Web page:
Sometime back I posted about inexpensive cameras sold by Aiptek, and how this might be used in the classroom. One of my schools took me up on the challenge and purchased one of these cheapies for about $15. Here’s what we found…
First, there are a surprising number of features for a camera so
cheap inexpensive. The Aiptek PocketCam 1.3 purports to have 1.3 megapixel resolution. It also includes a flash, a standard A-B USB cable, and several pieces of bundled software for image manipulation. Its internal 16 MB of storage won’t win any awards for innovation, but at 1.3 it will still hold more images than will typically be taken on an outing. Include with this a mini-tripod, and you’ve got a fairly complete package.
That package, however, has some pretty big faults. The plastic camera housing is very flimsy plastic, and there is no way to cover the lens. The ON button is in such an awkward position that I can see it being turned on accidentally on a regular basis. As for the other controls, these are easy to understand, and just as easy to operate (even accidentally.)
The flash has three settings – off, constant on, and auto. I tried each, with sporadic results. Off and On were predictable, but the Auto setting seemed finicky. It didn’t seem to want to work when I thought a flash was necessary. I did finally get it to flash, but I’m not sure that the sensors are up to snuff.
Also on the lens ring are focus settings. One appears to be macro, and the other long range. It would seem to be a range of settings in between. Changing these settings seemed to have no effect, and I’m not sure they even do anything. There was nothing in the manuals about a macro setting.
For $15, you’re not going to get an LCD screen. The only thing you get is a small viewfinder. This inability to preview images is the camera’s biggest drawback, especially since the transfer software is such a pain to set up. Plug-n-play this is not, even with USB and XP. The folks at the school couldn’t get it to work on two different computers, and I only got it to work on my laptop after much weeping and gnashing of teeth. However, once installed, transfer was very easy. Since it sets itself up with a TWAIN driver, the images can be imported directly into Photoshop (not that an elementary school is going to do that.)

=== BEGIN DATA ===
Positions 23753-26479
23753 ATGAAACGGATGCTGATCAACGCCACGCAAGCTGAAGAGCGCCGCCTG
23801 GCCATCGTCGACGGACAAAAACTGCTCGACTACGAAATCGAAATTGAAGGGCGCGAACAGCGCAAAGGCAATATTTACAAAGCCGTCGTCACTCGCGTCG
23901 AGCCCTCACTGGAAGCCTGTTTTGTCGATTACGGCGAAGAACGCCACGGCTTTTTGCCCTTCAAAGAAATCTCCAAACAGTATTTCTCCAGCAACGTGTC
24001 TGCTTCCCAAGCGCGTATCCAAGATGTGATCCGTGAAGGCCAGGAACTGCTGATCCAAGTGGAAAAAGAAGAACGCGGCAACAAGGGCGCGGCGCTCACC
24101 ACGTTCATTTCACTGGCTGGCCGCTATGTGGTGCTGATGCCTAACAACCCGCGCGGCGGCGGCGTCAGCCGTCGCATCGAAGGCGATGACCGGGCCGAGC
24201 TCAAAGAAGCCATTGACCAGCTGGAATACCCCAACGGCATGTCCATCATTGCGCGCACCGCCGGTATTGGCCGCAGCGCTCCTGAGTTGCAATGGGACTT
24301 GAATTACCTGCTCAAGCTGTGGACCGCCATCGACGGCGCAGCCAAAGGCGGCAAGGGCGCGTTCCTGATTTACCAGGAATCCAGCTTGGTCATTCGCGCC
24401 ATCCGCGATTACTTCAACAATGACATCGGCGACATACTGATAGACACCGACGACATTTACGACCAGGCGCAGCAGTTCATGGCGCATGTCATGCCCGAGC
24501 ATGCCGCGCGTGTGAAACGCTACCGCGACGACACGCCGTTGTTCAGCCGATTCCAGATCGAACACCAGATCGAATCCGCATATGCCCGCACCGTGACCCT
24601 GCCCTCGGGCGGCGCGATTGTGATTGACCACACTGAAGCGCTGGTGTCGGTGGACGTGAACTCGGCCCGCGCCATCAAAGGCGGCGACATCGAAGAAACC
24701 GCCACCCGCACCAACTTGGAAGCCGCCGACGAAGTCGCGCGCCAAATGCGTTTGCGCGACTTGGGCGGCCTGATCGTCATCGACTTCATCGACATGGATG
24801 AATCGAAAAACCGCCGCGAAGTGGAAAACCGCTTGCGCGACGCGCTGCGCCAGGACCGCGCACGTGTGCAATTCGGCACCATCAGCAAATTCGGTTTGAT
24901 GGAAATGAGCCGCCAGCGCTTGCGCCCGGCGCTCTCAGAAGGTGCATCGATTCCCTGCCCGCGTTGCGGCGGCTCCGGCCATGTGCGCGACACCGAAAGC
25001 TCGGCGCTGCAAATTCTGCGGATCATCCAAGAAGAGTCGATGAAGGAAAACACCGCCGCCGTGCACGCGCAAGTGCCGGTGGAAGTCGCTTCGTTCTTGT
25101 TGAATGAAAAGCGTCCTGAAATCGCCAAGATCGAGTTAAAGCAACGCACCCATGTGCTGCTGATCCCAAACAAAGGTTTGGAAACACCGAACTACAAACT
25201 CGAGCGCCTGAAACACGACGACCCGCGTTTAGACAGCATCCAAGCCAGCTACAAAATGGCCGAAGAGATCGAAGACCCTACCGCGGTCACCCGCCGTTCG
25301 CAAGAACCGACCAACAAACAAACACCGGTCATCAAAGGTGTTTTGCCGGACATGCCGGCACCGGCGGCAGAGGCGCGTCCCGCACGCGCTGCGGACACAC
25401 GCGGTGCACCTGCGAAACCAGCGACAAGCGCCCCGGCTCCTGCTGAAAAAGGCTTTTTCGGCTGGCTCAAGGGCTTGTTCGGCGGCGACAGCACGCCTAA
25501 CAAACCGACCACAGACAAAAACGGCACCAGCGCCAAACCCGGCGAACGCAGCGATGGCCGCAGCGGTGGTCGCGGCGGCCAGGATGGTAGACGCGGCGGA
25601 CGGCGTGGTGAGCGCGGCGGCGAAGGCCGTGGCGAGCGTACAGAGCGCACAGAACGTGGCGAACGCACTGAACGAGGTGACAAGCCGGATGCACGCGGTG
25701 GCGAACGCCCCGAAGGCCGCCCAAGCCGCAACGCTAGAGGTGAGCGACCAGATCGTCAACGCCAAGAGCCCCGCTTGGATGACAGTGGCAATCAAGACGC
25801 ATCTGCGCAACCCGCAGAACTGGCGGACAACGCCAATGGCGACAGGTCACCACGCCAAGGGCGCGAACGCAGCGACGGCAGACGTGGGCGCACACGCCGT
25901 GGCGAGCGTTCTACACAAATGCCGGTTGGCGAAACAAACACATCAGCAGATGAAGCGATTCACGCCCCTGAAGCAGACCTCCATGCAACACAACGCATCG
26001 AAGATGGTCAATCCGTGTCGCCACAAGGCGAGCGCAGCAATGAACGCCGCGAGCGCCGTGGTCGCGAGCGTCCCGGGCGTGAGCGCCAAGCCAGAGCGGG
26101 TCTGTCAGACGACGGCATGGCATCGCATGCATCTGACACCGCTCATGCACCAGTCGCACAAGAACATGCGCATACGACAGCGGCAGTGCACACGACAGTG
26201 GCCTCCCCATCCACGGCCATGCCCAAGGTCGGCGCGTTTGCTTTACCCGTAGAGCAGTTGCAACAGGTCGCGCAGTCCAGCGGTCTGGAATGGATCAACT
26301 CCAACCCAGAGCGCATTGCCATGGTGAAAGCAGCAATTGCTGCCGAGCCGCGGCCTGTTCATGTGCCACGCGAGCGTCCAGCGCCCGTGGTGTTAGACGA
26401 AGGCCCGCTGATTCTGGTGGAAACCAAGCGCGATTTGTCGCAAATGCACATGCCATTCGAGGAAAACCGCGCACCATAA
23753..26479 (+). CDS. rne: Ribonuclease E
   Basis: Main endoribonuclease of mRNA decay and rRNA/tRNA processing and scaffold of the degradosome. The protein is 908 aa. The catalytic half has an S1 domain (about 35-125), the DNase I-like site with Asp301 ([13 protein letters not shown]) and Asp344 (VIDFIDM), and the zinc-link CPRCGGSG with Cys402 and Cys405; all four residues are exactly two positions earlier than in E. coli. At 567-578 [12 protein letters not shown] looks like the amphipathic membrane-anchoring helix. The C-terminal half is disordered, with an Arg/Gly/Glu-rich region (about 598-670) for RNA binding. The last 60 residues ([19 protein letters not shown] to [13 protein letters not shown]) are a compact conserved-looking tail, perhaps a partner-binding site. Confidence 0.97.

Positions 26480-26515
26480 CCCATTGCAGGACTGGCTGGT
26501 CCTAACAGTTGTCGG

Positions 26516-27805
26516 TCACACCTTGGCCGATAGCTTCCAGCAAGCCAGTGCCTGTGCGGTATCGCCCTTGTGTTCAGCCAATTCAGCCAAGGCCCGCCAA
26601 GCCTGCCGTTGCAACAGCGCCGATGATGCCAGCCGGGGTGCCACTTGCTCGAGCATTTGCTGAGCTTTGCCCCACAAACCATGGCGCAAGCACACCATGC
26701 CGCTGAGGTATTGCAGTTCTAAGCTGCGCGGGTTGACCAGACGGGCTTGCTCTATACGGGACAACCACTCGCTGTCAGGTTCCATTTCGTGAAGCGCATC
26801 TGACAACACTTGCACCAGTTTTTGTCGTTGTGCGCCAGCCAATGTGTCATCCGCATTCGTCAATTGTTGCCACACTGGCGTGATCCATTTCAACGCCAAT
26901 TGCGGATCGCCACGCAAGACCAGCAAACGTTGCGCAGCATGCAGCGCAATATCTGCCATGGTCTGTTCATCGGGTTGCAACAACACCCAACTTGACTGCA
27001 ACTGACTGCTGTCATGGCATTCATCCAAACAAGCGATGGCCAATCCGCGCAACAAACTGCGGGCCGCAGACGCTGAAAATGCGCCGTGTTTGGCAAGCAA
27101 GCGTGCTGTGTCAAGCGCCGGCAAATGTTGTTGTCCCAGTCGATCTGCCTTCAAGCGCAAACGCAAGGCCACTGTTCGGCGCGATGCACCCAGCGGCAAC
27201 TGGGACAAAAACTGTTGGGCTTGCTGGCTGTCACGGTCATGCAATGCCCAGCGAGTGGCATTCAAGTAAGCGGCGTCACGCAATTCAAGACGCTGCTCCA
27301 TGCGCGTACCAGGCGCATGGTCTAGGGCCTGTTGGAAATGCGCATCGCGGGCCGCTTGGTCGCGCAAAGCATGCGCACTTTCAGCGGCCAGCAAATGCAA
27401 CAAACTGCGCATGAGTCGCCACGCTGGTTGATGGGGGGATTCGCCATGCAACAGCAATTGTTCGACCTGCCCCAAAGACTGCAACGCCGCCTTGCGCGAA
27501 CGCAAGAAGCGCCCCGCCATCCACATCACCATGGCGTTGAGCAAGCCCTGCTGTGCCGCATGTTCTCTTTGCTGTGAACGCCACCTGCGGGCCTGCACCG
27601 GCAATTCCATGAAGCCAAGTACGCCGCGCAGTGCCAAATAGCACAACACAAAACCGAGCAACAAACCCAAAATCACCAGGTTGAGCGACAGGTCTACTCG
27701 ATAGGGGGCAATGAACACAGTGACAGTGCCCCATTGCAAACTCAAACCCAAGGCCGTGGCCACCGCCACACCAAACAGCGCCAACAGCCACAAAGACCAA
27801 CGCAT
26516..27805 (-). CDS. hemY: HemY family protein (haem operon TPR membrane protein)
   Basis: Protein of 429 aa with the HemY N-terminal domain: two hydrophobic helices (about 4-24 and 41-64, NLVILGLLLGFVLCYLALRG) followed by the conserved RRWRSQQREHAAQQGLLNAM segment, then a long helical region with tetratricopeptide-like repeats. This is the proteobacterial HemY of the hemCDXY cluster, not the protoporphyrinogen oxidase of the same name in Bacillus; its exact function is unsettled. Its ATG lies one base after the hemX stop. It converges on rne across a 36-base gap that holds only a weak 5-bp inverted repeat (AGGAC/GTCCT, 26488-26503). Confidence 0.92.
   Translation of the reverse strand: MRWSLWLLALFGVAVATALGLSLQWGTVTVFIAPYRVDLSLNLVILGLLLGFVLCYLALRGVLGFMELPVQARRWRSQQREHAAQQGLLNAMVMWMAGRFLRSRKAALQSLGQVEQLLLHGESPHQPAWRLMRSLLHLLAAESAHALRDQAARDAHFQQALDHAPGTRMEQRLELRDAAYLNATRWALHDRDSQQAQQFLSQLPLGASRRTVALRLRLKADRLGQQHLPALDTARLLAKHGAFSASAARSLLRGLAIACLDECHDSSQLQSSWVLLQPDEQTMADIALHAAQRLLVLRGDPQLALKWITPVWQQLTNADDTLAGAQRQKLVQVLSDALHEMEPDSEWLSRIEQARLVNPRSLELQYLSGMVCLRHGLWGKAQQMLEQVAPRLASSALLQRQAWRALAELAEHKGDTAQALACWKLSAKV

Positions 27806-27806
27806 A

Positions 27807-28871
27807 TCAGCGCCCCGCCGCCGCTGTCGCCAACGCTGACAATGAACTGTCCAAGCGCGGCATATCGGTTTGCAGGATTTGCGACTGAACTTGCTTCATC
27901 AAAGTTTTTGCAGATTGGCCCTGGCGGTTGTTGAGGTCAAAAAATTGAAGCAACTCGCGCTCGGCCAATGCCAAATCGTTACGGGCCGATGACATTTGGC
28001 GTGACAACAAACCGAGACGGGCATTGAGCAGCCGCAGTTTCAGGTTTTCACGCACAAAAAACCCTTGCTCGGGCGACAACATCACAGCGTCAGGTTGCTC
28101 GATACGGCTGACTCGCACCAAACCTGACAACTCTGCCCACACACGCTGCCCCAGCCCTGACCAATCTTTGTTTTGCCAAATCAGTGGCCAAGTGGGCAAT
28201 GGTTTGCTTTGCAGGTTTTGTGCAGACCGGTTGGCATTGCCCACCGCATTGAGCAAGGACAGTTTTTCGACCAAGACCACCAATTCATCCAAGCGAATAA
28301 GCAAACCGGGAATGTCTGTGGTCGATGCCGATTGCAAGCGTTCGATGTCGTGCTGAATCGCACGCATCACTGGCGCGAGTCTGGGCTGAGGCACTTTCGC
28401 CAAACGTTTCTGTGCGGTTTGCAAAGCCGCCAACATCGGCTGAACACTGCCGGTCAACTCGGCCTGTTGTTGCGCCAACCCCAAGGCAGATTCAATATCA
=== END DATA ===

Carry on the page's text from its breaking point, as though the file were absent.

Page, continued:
Once I was able to transfer some images, I was disappointed in the quality, even for a cheap camera. Color and white balance don’t seem to be a concern. The image below was the first image I took in bright afternoon sunshine.
Note the bluish tint to the bricks. Photoshop was able to bring back some more natural colors, but elementary kids aren’t going to do that.
The next two images were taken of a brilliant tree outside the office in full sunshine. The long range image looks OK, but the close-up completely loses the color.
Compare that to the image I took of this same tree with my Nikon S1…
One final comment about the camera itself. It will EAT batteries, especially if the flash is used. Speaking of the flash, here is the one image I took inside with the flash. Notice how grainy the image was. I actually took this shot on Auto three times before the flash ever went off.
The graininess of this image is much more noticeable in the original size. These shots are available on my Flickr account.
So, is my idea valid? Will a $15 camera work for a classroom? After playing with this one, I think not. The quality of the images is not really the issue. These are either going to be used in PowerPoint or printed on ink jet printers. Plus, kids are very forgiving when it comes to image quality. The problem is the lack of an LCD screen for preview. The likelihood is that the kids would take a ton of pictures and not know that they had anything useful until they got back and downloaded them. That could get very frustrating. And, as flimsy as these things are, a teacher would be buying replacements and batteries at an alarming rate. Perhaps a $50-$100 camera would work much better